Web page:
There is a genius in simplicity.

Lately, one of the conversations swirling around me, a conversation I very much appreciate, is about beauty. What is a beautiful building? What makes a software beautiful? Certainly, beauty is subjective though I suspect a sunrise over the ocean is beautiful to all. A baby’s smile. A first kiss.

We are surrounded by noisy advertisements telling us what is (and what is not) beautiful. By this standard, most of us fall into the not-beautiful category. Though, deep down, we know, that the real test of beauty is not in what is concealed but in what is revealed. A warm heart is more potent than skin creme or make-up.

My niece had a birthday yesterday. She is on this earth to help people. She is creating a beautiful life. She probably doesn’t know it – and, that’s a mark of true beauty – it doesn’t need to call attention to itself.

Every collaboration I’ve had with MM was beautiful. We had fun. We explored ideas. We have nothing but respect for each other. We’ve made each other better people, better artists. When I revisit any one of the many projects we created together, I smile and feel rivers of gratitude and pride. A memory that inspires a smile is the very definition of beauty. It brings the goodness of the past into the present moment. Light travels.

20 is a master of the beautiful because he knows the power of simplicity. A heart shape torn from a piece of paper – acknowledging grief that goes beyond words. A construction paper bow. He’s not forgotten the lessons he learned in kindergarten. Laughter, he knows, is the most beautiful gift of all and we receive it from him weekly.

What makes a design beautiful? Aspen leaves shimmering in fall. I’ve stood in front of paintings by Picasso, Matisse, John Singer Sargent…and cried. They were so beautiful. I’ve held Kerri’s hand, walking on a trail, and wanted the moment to never end. Simple.

read Kerri’s blog post about THE BOW

Become Simple Enough [on KS Friday]

I took a photo of Kerri taking this photo. There’s nothing more inspiring to me than watching an artist at work. Her focus was singular. Pure. I saw her “see” this possibility. She turned, left the reality that the rest of us occupied, and approached the window as if it was an animal in the wild. Carefully, quietly. Reverently.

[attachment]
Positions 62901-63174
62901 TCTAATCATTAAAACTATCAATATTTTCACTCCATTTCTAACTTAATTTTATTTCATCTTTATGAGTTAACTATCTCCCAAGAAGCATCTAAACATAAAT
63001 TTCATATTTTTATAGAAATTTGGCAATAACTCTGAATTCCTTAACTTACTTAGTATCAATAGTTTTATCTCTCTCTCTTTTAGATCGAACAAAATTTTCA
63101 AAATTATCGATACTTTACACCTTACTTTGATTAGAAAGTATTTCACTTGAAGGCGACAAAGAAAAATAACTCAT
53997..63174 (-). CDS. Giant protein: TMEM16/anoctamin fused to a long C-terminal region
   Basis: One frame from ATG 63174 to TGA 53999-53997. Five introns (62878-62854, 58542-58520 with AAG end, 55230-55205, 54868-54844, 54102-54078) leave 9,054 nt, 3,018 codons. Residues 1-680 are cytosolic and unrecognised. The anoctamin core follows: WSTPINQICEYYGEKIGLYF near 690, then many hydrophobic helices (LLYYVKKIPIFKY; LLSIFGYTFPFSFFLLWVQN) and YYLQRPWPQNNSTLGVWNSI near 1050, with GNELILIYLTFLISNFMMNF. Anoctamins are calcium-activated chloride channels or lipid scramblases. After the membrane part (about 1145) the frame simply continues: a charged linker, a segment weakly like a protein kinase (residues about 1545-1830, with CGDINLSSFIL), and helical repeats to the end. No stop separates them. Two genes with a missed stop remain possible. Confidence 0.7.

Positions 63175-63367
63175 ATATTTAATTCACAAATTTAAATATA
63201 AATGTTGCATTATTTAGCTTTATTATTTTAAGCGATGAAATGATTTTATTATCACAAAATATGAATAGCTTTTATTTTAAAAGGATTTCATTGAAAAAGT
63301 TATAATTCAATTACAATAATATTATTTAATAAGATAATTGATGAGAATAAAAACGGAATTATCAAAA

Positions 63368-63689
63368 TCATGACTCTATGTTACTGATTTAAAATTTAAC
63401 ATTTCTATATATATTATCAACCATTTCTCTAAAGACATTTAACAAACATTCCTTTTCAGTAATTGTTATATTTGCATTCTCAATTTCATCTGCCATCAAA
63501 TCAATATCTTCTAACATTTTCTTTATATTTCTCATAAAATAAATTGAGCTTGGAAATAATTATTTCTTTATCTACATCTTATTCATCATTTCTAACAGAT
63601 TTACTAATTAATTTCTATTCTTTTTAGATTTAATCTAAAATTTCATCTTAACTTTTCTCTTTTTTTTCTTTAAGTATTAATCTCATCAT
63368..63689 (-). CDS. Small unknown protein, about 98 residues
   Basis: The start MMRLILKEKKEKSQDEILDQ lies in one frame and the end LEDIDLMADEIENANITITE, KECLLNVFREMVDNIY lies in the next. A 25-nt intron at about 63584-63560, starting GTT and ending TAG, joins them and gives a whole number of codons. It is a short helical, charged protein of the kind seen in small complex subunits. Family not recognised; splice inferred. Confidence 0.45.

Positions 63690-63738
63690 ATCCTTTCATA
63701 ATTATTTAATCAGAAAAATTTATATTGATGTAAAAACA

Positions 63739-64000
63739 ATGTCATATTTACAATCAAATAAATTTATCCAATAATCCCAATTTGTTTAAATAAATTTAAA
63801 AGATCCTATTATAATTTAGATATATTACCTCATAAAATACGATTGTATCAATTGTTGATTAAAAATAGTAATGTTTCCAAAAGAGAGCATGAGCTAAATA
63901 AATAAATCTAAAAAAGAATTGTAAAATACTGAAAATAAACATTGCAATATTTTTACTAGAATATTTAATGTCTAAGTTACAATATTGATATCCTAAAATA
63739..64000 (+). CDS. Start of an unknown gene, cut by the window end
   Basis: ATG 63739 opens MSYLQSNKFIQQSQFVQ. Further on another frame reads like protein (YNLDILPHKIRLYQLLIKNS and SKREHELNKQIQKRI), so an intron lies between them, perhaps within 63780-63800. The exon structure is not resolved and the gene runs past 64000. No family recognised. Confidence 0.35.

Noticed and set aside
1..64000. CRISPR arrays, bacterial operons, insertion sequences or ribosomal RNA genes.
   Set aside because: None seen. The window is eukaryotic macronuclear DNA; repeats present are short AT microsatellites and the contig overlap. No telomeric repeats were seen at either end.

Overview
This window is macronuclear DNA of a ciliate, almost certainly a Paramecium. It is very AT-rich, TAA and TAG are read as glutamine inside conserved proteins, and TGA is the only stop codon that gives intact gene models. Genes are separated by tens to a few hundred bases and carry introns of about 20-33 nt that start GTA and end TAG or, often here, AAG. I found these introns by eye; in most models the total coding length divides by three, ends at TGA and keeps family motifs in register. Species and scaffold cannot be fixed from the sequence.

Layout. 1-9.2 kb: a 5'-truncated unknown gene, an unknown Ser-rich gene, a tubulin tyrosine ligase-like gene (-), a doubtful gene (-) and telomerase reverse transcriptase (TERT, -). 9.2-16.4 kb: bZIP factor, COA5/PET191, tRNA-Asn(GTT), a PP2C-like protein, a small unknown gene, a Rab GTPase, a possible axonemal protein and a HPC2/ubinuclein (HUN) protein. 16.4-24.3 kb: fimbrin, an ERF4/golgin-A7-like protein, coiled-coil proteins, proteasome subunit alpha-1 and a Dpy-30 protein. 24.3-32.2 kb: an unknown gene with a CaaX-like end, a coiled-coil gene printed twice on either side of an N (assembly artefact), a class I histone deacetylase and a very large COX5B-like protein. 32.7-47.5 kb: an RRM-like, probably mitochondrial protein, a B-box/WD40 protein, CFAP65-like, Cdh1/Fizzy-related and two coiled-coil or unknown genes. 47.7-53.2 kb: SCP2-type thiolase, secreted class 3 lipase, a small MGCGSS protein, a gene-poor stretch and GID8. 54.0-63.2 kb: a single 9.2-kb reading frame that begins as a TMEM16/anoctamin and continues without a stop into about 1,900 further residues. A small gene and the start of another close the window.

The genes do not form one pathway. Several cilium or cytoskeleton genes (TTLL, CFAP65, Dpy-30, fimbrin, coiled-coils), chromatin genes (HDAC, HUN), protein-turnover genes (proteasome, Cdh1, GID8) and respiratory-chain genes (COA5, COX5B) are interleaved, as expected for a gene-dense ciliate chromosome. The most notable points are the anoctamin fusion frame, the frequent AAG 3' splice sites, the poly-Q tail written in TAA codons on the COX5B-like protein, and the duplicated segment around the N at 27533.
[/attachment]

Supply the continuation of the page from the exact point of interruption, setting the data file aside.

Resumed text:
Her photo immediately brought to mind Ellsworth Kelly’s Austin, his temple of light. The vibrant squares of color. Someday we will make a pilgrimage to the Blanton Museum to stand in Austin and, in that moment, I will remember Kerri’s window.

In a world of just-get-to-the-point, time-is-money, and bottom-lines, and the centuries-old-delusion that we are rational beings and the analytical is supreme, an artistic heart and mind is an outlier. We use too many words. We are not reserved in our gesticulation. We express what words cannot reach because we see what lives beyond words. And, developing eyes-that-see takes time. Ellsworth Kelly designed his Austin in his last years. It takes years and years to become simple enough to see the sacred.

Recently we were told, not for the first time, “So many people want what you have but they don’t want to pay for it.” Kerri and I looked at each other. Her great pet-peeve, the pinnacle of all pet-peeves, is how often she’s been asked to play, not for money, but for exposure. She’s considered by Yamaha, the maker of fine pianos, to be one of their select artists, a modern master. Yet, all of her life, with frightening regularity, she’s heard, “It will be good for you!” the face smiles, “It might lead to something.” Yes. It does lead to something: more people wanting what you have but not willing to pay for it. Point in any direction to anyone who’s achieved the pinnacle of their career, and imagine asking them to perform surgery or keep the books or go to trial or build the house for exposure. Can you imagine? She – we – have heard it throughout our lives.

And, when she turned and saw the window, her sudden awareness shocked the people in the gallery into silence. Everyone turned, made space, and watched. She had no idea that she was on stage. Pure. And, without exception, everyone in that room wished they could see what she was seeing. They wished they could see how she was seeing. Sacred. It takes a lifetime. Austin. The window. Priceless.

read Kerri’s blog post about THE WINDOW

Kerri’s albums are available on iTunes and streaming on Pandora

Learn Where To Listen [on KS Friday]

“Her mother told her she could grow up to be anything she wanted to be so she grew up to be the strongest of the strong, the strangest of the strange, the wildest of the wild, the wolf leading wolves.” ~ Nikita Gill

A long time ago I wrote and illustrated a children’s book about a young fox who had extraordinary abilities. Her talents made her an outlier in the pack, something strange, so they hammered her into compliance. She buried her gifts. The story is, of course, how she came to embrace her gifts despite the court of fox-public opinion.